Preembryo personhood: An assessment of the president's council arguments [Book Review]

Theoretical Medicine and Bioethics 27 (5):433-453 (2006)
The President’s Council on Bioethics has addressed the moral status of human preembryos in its reports on stem cell research and human therapeutic cloning. Although the Council has been criticized for being hand-picked to favor the right-to-life viewpoint concerning human preembryos, it has embraced the idea that the right-to-life position should be defended in secular terms. This is an important feature of the Council’s work, and it demonstrates a recognition of the need for genuine engagement between opposing sides in the debate over stem cell research. To promote this engagement, the Council has stated in secular terms several arguments for the personhood of human preembryos. This essay presents and critiques those arguments, and it concludes that they are unsuccessful. If the best arguments in support of the personhood of human preembryos have been presented by the Council, then there are no reasonable secular arguments in support of that view.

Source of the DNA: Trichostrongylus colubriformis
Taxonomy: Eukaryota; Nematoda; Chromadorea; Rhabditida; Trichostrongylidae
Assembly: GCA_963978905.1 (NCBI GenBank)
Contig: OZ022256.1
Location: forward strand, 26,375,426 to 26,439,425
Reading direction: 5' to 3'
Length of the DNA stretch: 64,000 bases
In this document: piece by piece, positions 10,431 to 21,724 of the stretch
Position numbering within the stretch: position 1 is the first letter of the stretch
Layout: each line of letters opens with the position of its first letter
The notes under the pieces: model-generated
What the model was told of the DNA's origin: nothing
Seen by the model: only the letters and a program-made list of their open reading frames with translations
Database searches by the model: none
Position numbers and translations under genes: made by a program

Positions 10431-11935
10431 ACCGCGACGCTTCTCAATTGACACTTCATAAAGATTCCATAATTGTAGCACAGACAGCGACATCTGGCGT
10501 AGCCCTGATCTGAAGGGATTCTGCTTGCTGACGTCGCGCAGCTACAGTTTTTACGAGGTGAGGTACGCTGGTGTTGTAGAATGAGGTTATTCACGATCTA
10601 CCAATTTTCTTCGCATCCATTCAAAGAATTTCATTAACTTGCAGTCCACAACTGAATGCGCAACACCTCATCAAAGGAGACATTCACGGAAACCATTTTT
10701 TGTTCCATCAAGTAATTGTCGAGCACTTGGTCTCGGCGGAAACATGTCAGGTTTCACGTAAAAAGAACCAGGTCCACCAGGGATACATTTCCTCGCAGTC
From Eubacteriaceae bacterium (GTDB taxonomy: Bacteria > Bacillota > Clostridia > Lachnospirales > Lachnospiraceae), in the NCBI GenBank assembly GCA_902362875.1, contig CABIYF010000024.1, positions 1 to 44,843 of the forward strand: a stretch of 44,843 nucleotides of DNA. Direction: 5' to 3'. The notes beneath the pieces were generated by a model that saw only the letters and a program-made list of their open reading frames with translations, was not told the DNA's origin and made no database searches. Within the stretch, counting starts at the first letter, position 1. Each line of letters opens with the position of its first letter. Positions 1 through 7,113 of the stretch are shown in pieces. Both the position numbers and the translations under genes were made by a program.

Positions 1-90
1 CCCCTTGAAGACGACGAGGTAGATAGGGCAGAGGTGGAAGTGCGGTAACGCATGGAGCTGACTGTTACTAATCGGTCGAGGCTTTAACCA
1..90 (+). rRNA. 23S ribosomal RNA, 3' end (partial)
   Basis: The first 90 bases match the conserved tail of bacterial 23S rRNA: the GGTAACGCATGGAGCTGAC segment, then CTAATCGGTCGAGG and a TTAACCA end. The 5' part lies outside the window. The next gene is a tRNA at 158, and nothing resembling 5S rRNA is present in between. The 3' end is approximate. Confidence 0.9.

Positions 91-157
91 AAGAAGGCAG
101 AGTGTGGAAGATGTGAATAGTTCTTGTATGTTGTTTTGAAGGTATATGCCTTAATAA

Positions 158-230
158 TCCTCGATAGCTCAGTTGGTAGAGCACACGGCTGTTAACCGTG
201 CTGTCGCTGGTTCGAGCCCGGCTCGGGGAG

Keywords embryo  essential property  moral standing  personhood  preembryo   President’s Council on Bioethics  stem cell  substantial identity  therapeutic cloning
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DOI 10.1007/s11017-006-9016-7
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References found in this work BETA
Practical Ethics.Peter Singer - 1979 - Cambridge University Press.
Sameness and Substance.David Wiggins - 1980 - Harvard University Press.
Philosophy on Humanity.Roger Wertheimer - 1974 - In R. L. Perkins (ed.), Abortion: Pro and Con. Schenkman.
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Do Embryonic “Patients” Have Moral Interests?Carson Strong - 2008 - American Journal of Bioethics 8 (7):40 – 42.

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